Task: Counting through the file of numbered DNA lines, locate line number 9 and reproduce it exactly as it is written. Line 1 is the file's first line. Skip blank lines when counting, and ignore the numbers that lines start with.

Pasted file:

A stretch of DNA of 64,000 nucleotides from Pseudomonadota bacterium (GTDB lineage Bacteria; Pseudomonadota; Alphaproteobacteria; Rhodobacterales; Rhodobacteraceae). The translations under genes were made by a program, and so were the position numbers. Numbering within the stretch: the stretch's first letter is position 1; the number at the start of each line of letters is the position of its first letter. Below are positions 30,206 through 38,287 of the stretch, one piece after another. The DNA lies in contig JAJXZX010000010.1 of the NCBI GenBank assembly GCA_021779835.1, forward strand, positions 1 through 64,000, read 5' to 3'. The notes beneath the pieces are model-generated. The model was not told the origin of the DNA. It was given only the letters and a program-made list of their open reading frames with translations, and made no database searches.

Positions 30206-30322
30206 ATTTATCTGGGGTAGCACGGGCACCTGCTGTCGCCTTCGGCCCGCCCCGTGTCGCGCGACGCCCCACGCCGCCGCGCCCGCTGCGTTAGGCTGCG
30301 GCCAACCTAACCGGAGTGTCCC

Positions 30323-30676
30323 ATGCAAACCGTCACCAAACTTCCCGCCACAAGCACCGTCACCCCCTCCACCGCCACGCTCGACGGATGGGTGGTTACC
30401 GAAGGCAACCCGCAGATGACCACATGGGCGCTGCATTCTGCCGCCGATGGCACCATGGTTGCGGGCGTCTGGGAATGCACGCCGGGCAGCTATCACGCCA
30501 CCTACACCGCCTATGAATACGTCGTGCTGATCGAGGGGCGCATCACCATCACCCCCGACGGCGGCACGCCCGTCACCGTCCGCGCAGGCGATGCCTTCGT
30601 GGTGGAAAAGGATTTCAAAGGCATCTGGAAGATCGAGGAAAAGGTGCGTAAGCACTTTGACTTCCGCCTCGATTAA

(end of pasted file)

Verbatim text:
30601 GGTGGAAAAGGATTTCAAAGGCATCTGGAAGATCGAGGAAAAGGTGCGTAAGCACTTTGACTTCCGCCTCGATTAA